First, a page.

Mark Anderson, a key player in the Spokane performance poetry scene, has been named Spokane poet laureate for 2017-19.
The appointment was announced Saturday night at the Spokane Arts Awards. Anderson is the city’s third poet laureate, following Thom Caraway and the current laureate, Laura Read.
“I am so happy for Mark, and this honor is well-deserved. He has been an unassuming and quiet leader who cares deeply about poetry and this community,” Read said. “He is an excellent poet and friend.”
Unlike his predecessors, Anderson does not come from the ranks of college professors. The 29-year-old, who grew up in Mica, an unincorporated community between Spokane Valley and Freeman, founded Broken Mic, the long-running performance poetry open mic, held Wednesday nights at Neato Burrito in downtown Spokane.
Anderson, who won a Spokane Arts Award last year, was among the featured performers in April at Uncharted, a collaboration between the Spokane Symphony and Terrain, and has frequently presented at Get Lit. In 2013, he served as a “storm poet” during the Individual World Poetry Slam held in Spokane, and a year earlier won the first Ken Warfel Fellowship for poets who have made substantial contributions to their communities. His poems have been featured in “Railtown Almanac,” The Far Field project curated by former Washington poet laureate Kathleen Flenniken, the Inlander and The Spokesman-Review.
His plans for his two-year tenure include expanding opportunities for artists at all stages of their careers.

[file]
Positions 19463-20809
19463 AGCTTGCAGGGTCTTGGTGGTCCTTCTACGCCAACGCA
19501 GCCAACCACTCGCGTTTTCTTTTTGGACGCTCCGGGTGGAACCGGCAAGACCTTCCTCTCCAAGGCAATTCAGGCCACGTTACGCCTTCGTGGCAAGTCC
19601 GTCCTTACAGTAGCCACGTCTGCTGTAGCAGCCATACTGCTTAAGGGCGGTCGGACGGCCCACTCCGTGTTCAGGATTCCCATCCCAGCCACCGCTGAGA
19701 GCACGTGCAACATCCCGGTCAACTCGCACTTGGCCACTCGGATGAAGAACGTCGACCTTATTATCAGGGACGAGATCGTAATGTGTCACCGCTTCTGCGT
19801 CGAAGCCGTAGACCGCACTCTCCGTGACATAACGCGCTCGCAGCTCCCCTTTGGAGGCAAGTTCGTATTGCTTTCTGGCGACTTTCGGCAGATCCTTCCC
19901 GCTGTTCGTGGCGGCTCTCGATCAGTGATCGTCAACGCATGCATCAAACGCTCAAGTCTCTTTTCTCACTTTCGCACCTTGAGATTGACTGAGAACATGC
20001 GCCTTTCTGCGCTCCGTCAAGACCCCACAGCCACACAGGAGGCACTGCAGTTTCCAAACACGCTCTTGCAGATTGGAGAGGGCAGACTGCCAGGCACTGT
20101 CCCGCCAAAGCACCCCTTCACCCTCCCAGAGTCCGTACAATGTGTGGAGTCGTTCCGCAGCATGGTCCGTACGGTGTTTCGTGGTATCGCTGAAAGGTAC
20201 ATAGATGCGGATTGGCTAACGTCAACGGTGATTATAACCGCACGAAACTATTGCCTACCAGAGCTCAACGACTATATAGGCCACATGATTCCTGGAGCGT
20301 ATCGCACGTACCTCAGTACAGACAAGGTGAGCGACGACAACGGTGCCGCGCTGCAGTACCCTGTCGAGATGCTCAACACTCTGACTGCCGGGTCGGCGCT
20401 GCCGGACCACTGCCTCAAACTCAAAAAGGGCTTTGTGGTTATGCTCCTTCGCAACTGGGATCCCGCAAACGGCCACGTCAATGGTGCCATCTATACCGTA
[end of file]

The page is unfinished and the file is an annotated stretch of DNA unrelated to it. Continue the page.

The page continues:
“I want to create a couple really big shows, like things the size of Uncharted, but focusing on poetry,” he said. “And also paying opportunities for poets,” he continued, adding there are few paying gigs for poets outside of the classroom. He has a workshop series in the works and hopes to foster a collaborative environment.
“I’d like to work with different organizations, to work with like the Spokane Poetry Slam and other community organizations to help them develop outreach plans,” he said. “I’d like to build from a few different layers to help fill in gaps and expand what can be done in the local poetry slam.”
As a performance poet, he said, he intends to perform as much as possible during his tenure. Beyond that, he’s eager to see what unfolds.
“It’s very exciting to see what happens,” he said. “I don’t really know what it’s going to be like yet, and I’m excited to see what I can do. What we can do. I’m excited to have this opportunity to create a lot of new experiences and helping more people into the story of Spokane poetry.”
Even more exciting is the fact he sees Spokane’s poetry scene, like its literary scene overall, as very much on the upswing.
“We’re still just figuring out what we can make that’s uniquely Spokane,” he said. “It’s really great to be a part of a community that’s everyone supports each other. That’s not common. Usually the academic poets and the slam poets and the open mic poets, no one really talks. Here, everyone supports everyone. It’s really great.”
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